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cataptromancer
cataptromancer
Bastard anglicana
Sat, Mar. 18th, 2006 11:41 pm (UTC)
off topic

Saw you today at the whitney -- your understated approach is great. Although I had a hard time hearing when I was more than ten or so feet away from you...do they not let you turn your megaphone up any louder?


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nato_dakke
nate
Sun, Mar. 19th, 2006 12:49 am (UTC)

I admire to no end someone who, like momus, can be the cold-fish, and still be a voracious and "successful" ladies man. I'd wager that the tender minded are every bit as voracious as the tough, but generally not so successful.


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stanleylieber
stanleylieber
Stanley Lieber
Sun, Mar. 19th, 2006 02:42 am (UTC)

Nothing succeeds like success!


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(Anonymous)
Sun, Mar. 19th, 2006 03:48 am (UTC)
Momus fan art!

I didn't bother to read this. I might later. But for now I have some lovely pictures of you.

I love the thought of you in "Stupid Sexy Clothes."

http://i68.photobucket.com/albums/i30/MiskaMarie/stupidsexyclothes.jpg

EMOmus.

http://i68.photobucket.com/albums/i30/MiskaMarie/eMomus.jpg

Neko Momus

http://i68.photobucket.com/albums/i30/MiskaMarie/kiyyt.jpg

Maid Momus

http://i68.photobucket.com/albums/i30/MiskaMarie/maidmomus.jpg

Schoolgirl Momus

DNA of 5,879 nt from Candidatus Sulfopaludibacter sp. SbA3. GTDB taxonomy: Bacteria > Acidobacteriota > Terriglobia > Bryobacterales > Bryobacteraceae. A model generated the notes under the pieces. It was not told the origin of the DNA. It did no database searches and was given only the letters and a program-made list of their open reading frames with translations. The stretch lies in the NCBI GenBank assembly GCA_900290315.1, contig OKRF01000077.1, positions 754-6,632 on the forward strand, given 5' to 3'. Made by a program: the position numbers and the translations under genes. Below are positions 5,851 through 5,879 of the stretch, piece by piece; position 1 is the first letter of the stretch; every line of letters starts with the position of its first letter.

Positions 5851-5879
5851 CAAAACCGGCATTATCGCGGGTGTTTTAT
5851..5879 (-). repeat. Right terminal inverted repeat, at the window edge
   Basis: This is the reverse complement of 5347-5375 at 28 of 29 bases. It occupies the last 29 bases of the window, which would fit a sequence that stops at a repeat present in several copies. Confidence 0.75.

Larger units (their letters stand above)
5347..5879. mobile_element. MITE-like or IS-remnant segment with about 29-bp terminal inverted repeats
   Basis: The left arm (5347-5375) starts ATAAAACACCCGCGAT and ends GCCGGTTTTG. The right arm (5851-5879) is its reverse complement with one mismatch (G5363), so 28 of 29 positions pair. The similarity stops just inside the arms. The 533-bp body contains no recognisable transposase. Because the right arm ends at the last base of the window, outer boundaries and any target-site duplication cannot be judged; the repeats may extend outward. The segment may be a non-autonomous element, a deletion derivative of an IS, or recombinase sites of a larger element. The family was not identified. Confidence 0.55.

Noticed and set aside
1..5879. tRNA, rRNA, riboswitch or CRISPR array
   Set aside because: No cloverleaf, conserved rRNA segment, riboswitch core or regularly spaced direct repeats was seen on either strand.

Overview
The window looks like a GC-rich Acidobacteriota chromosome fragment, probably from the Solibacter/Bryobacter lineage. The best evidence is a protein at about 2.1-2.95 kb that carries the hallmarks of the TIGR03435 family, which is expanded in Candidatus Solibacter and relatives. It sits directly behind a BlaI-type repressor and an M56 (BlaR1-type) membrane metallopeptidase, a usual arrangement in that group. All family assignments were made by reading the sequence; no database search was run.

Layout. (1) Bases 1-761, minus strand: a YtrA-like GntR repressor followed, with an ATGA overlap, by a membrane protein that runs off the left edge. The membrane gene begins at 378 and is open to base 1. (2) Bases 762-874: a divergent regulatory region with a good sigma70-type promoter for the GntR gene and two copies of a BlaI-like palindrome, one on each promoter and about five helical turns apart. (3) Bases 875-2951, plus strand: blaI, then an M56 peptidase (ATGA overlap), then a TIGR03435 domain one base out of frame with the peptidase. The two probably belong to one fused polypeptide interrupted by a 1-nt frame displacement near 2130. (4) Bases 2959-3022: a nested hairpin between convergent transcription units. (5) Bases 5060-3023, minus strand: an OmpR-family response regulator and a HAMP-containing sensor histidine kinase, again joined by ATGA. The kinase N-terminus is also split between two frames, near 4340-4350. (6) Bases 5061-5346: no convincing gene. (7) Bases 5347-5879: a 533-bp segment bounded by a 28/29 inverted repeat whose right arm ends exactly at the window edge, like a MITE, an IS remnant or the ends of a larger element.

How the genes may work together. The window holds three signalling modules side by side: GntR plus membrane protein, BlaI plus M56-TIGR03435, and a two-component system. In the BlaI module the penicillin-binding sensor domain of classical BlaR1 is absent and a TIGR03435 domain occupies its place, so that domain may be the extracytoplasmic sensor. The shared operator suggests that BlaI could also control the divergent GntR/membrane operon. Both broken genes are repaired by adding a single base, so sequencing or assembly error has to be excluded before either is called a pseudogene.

http://i68.photobucket.com/albums/i30/MiskaMarie/maidmomus.jpg

Sailor Momus

http://i68.photobucket.com/albums/i30/MiskaMarie/sailorman.jpg


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imomus
imomus
imomus
Sun, Mar. 19th, 2006 05:02 am (UTC)
Re: Momus fan art!

Ha, those are most excellent indeed! Afforded me much amusement! I think Sailor Momus is my favourite.

Just one thing, though, you pasted the URL for Maid Momus twice, and didn't paste the Schoolgirl Momus URL, which is here.

I'd love to use one or two of these as new LJ icons, may I?


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(Anonymous)
Sun, Mar. 19th, 2006 06:45 am (UTC)

Brash is *so* hard in this world, isn't it? "Easy to be hard, easy to be cruel."

My motto is "only the strong can afford to be gentle". And strong doesn't mean asswipe. I don't care much to be around people spewing their devils. That's why there are holes in trees. Strong comes from internal security and confidence that comes from knowing-who-you-are and who doesn't like it can fuck-off.

Maybe you live in a place surrounded by psychopaths. Then armor makes sense. But a friend that's armored all the time? Go work out your issues somewhere else.


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(Anonymous)
Sun, Mar. 19th, 2006 09:26 pm (UTC)
sentimental/cruel

let fly!


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(Anonymous)
Sun, Mar. 19th, 2006 09:37 pm (UTC)
brash! brash!?!

ahh the beloved Japanese Unit 731
http://ilx.wh3rd.net/thread.php?msgid=6820096


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(Anonymous)
Mon, Mar. 20th, 2006 03:02 pm (UTC)
Like ColdFishyDizpOhZihshinzzz?

...then Joisey is SO for you! Except it has an innocuous air of warmth and hominess to it, it's down right cold-- Frigid, rather.

LOVED your entry. I've been just sitting here reading your entries and I find your stuff insightful, truthful and sarcastic (but in an intelligent way.)

You are the creme o'da crop.


-some jersey girl (akin to the valley girl, only more booji)


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(Anonymous)
Wed, Mar. 22nd, 2006 11:01 pm (UTC)
wow!

Hi, I'm from fotolog (japanese fotologger in London) , just find your blog here.
Were you in Nokia Theatre on the St. Patrick's day? YES! I WAS!!
(Well, actually I've been at Pogues gigs in London, Tokyo and NYC.)

urrrg, I mean, I just wanted to say hi to you :-)


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imomus
imomus
imomus
Sat, Mar. 25th, 2006 05:26 pm (UTC)
Re: wow!

I wasn't there, but hello anyway, Japanese fotologger in London!